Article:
Comparing Amsoil data sheet to Mobil 1???

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161
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Clarksville,TN
Here is the info that has me kind of stumped... Mobil 1 10w/30 [email protected]*c 62 [email protected]*c 10 pour point -45 flash point 244 Amsoil 10w/30 [email protected]*c 69.8 [email protected]*c 11.9 pour point -48 flash point 230 Ok, the Mobil 1 is clearly the thinner of the two so why does it have a higher pour point and higher flash point temp than amsoil? Does viscosity have nothing to do with PP/FP? I've always had the idea of thinner oil in winter/ thicker oil in summer but this makes me think that has no bearing at all. [Confused] [ June 11, 2003, 01:08 AM: Message edited by: JWRENCH ]
 

JWRENCH

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161
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Clarksville,TN
Also, am I correct in thinking that since Amsoil is thicker and has a slightly lower pour point (resistance to flow) that it is more slippery than Mobil 1 which should mean less friction? Not bashing mobil 1, just trying to put the numbers into perspective.
 
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Dixie
The pour point has to do with the basestock blend and the particular PAO's and esters used. Flash points aren't really a performance measurement, they are more of a safety issue. Noack volatility is a better measure of high temp stability. The current Noack of the Amsoil 10w-30 is 5.5%, based on very recent data I've seen. I believe that is at least as good as the Mobil 1, 10w-30. I don't think you can say that Amsoil is more slippery than Mobil 1 from this data.... These are both very solid oils, you can't go wrong with either one of them .... TooSlick
 
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33,977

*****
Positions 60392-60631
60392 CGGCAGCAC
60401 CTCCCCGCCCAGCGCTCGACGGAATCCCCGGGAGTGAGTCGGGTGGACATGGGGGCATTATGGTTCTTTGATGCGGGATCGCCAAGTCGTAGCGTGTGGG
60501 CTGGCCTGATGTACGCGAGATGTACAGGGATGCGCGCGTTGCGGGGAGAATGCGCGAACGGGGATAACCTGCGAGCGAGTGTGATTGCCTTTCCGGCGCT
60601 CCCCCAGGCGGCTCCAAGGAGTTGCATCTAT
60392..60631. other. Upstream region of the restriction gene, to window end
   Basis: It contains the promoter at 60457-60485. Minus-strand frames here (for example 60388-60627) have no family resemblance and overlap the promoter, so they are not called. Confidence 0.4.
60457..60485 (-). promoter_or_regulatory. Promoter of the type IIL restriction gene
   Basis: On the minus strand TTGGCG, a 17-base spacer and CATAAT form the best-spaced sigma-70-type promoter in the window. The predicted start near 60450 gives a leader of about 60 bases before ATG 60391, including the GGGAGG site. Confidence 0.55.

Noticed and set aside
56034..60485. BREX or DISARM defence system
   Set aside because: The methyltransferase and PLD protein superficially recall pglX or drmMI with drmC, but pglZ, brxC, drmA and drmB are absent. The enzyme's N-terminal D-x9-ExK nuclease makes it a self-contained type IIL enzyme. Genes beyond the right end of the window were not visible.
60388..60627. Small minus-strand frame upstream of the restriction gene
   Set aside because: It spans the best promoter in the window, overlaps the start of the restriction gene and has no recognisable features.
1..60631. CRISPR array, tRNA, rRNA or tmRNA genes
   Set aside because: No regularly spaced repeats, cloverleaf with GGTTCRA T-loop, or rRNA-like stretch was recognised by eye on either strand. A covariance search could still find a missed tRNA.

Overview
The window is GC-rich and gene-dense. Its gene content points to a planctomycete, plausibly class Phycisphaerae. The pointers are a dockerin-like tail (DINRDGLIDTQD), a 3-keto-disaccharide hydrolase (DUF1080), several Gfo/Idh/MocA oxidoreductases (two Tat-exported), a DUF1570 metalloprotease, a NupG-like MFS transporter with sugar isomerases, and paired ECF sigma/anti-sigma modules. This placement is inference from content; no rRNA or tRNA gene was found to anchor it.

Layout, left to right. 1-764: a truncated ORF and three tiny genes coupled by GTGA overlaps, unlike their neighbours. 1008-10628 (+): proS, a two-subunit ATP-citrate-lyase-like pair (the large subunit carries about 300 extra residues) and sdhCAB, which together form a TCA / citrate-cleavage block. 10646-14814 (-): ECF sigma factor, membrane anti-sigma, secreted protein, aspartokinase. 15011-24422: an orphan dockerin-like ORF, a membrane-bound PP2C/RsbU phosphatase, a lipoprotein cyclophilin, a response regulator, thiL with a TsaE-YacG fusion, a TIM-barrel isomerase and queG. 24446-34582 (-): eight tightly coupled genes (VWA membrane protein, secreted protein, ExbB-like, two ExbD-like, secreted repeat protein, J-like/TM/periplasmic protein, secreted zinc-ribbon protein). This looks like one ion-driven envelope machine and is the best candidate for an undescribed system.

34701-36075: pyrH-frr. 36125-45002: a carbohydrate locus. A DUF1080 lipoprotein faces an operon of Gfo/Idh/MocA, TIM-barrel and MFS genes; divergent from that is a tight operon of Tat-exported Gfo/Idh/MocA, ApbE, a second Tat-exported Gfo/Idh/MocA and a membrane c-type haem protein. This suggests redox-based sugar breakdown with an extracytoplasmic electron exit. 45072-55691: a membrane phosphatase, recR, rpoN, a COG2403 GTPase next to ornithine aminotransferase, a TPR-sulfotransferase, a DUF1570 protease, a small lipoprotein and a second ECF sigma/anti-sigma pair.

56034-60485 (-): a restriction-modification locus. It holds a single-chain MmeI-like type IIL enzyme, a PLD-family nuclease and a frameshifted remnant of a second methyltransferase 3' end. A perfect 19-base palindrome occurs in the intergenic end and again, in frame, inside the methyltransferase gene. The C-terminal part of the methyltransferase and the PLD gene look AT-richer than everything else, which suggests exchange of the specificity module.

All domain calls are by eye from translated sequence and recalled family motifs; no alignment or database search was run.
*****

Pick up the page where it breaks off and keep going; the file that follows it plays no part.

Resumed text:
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Southern NJ
I agree with Ted, both the 10w-30 from Amsoil and M1 are very good oils. M1 10w-30 has a NOAK of 6.6% I bleive. You might see consumption be a little less with Amsoil, not so much to do with NOAK, but the fact that it's a thicker oil. I'm using it now.
 

Al

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19,168
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Elizabethtown, Pa
It's possible that they both use the same base stock and Amsoil uses more Polymer to get the vis up at higher temps (not likely). It may be that Amsoil and Mobil use the same vis Base PAO and Amsoil uses more (and perhaps slightly heavier Ester). And then there is the additive package with whatever carrier oil is being used. Also Mobil 1 has Supersyn which is a very viscous PAO. It's Possible Mobil uses a thinner Base PAO and the SS causes a higher pour point. All this is idle and very speculative thinking on my part [Big Grin] . I'm sure Molakule can supply the answer and I believe this issue has been previously addressed-at least in part. I recall it has been mentioned that Mobil 1 uses synthetic carrier fluids now. Is that correct?? Also forgive me if this is yesterday's news but mobil has changed around their web site-there is more and better information here: http://www.mobil.com/USA-English/Lubes/PDS/GLXXENPVLMOMobil1_10W-30.asp [ June 11, 2003, 09:00 AM: Message edited by: Al ]
 

JWRENCH

Thread starter
Messages
161
Location
Clarksville,TN
Yeah, I guess slippery was the wrong word to use here. [Roll Eyes] I was just thinking at first that looking at the viscosities only that I'd use the thinner Mobil 1 in winter and the heavier Amsoil for summer. But when I went and compared the pour points, It looks like I should do just the opposite since Amsoil has the lower number. I realise that a whole three degrees difference in the pour point probably wouldn't matter, it just struck me weird. Heck, here in Tennessee I doubt I have to worry about going near -48 or +230 anyway. [Smile]
 
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